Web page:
And just yesterday my kids tellin me to take them countrified rags off my head and be cool. This is one such instance. When Miss Hazel goes into greater depth about her relationship with Elo, the mood of the story takes a decidedly dark and poignant turn. However, this observation combines a degree of wry humor with serious commentary on the disconnect between the politically aggressive younger generation and the older one, which is unaccustomed to an activist culture. The irony not only mitigates the seriousness of the observation, but also helps to explain why some ideas seem absurd to people who do not take their validity for granted. Her frustration demonstrates her fierce sense of integrity, the indignation she feels when a situation does not live up to the way it is described.

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She does not give the reason for the name change. She also mentions that her grandfather calls her Scout because she likes to sit in the front seat and navigate whenever he drives. Hunca Bubba shows pictures of his girlfriend to Hazel and Baby Jason. Though Hazel is not interested in hearing about the girlfriend, one picture of the girl in front of a movie theatre sparks a memory. When the movie began, the children were upset to realize that it was a religious film, about Jesus.

They booed and popped potato-chip bags, much to the dismay of the theatre attendant whom they call Thunderbuns. Thunderbuns constantly shone a flashlight at them, but they only quietened momentarily.

After the film, Hazel demanded a refund from the manager because the film was not about gorillas, as its title suggested. When the manager refused to refund her money, Hazet set a fire under the candy machine in the lobby, which caused the theatre to shut down for a week.

Her parents respect her fierce integrity, and do not punish her for her defiance. The narrative returns to the present. Hazel asks Hunca Bubba if he plans to marry his girlfriend, and he replies in the affirmative.

Hazel then reminds him of a time when he babysat her and her brothers for two days when she was young. She claims he told her that he would marry her when she got older, and that he would wait. She is accusing him of being a liar. There is an awkward silence in the car.

Most of the stories in this collection feature a relatively traditional plot arc that follows the narrator through a series of events. It also gives the story its title.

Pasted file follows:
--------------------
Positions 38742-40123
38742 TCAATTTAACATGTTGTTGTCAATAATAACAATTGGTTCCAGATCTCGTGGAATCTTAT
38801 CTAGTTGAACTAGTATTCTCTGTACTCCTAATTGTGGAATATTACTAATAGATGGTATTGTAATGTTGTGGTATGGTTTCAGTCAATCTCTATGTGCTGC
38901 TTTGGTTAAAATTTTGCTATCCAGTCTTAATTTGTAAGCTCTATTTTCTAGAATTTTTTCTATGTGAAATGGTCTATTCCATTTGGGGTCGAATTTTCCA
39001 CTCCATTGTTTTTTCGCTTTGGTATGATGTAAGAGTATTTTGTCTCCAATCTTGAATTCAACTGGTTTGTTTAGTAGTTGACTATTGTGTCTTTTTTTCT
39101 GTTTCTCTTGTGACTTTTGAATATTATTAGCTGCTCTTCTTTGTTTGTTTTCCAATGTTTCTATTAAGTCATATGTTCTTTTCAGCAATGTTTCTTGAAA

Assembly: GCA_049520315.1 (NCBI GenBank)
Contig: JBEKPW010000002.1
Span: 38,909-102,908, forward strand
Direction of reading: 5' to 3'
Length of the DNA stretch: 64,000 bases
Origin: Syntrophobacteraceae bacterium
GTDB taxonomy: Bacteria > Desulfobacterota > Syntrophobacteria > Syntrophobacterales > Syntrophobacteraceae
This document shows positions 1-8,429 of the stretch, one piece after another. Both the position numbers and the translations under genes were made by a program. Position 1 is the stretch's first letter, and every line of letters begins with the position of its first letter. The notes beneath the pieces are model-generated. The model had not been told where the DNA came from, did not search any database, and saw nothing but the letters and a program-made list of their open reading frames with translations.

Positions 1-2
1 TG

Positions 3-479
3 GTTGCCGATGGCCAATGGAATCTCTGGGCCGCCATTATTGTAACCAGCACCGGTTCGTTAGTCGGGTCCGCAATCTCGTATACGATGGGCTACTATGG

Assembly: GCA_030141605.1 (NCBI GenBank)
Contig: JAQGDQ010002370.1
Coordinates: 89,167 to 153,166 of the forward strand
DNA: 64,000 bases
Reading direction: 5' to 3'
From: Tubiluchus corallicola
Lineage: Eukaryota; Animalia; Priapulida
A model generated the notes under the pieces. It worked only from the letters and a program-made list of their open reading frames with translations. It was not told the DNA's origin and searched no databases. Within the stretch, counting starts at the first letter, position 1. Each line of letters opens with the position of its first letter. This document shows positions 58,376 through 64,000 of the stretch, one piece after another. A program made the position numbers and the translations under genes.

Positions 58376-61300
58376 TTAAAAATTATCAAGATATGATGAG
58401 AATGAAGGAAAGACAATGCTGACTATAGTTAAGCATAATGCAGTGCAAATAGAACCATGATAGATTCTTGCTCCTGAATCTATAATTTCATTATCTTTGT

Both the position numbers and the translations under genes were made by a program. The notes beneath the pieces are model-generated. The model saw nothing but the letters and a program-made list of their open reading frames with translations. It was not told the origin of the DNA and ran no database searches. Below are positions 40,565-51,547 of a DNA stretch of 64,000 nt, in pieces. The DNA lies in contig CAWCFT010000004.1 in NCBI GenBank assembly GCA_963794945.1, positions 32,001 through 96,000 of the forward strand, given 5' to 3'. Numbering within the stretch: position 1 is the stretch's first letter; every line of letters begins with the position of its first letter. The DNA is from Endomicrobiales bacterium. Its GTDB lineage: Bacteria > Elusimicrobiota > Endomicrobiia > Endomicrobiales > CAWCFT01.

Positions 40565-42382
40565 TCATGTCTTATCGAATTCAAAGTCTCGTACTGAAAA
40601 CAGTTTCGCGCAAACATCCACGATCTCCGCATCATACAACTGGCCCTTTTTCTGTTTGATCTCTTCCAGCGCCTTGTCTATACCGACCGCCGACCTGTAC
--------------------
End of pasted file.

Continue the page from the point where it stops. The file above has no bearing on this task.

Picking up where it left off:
So, while the car scene is technically a frame for the movie-theatre scene, they are of equal thematic and narrative importance. The story is similar to [Mockingbird] in the way that Hazel is very observant but does not fully understand everything she sees because of her youth.

We learn these nicknames even before we learn her given name. This stylistic choice allows the reader to first understand Hazel through the way others perceive her. All of these names have a childish air to them, revealing that Hazel is far more inexperienced than her strong voice and confidence suggest.

The choice also indicates that the moment she insists Grandaddy Vale call her Hazel is meant to be a strong assertion of her identity. Her youth is belied by her strong voice, and yet the final moment - in which she cries alongside the baby - reminds us without question that she is inexperienced. Hunca Bubba also signifies his resolution to turn over a new leaf by asking people to call him by his full name, Jefferson Winston Vale.

This story also introduces the themes of integrity and authenticity. She is angered when a literal statement is not honored. With Hunca Bubba, she feels a pivotal moment of her childhood is being dishonored. Not everyone means exactly what they say. There is some ambiguity in the collection about whether some characters appear across several stories, because Bambara uses similar names and so many nicknames. For example, there are multiple characters named Hazel in the collection.

Bambara is generally vague about the time period in which many of the stories take place. There is also the possibility that these Hazels are not literally the same character, but are kindred spirits. Bambara emphasizes the strong bonds that can form between people based on nothing more than empathy and the shared human condition. What is more, supporting characters rarely appear in multiple stories, suggesting different families.


Toni Cade Bambara

At first, she planned to become a doctor, but her passion for arts directed her to become an English major. She also took part in theater, where she was designated as stage manager and costume designer. Bambara was among those who participated in folk singing when it first emerged in the s, when the songs had a political message inscribed in them. She also worked for New York social services and as a recreation director in the psychiatric ward of Metropolitan Hospital.



Bambara tells the story as if a child was talking in first-person view. Throughout the story Hazel talks about different instances of her share of what she thought was being lied to. The read was very enjoyable because it was something that I could relate to. The setting of the story begins with Hazel navigating a map while her grandfather, which she refers to as Granddaddy Vale, is driving. Norton around; at the beginning of the drive, the narrator intently listens to Mr.


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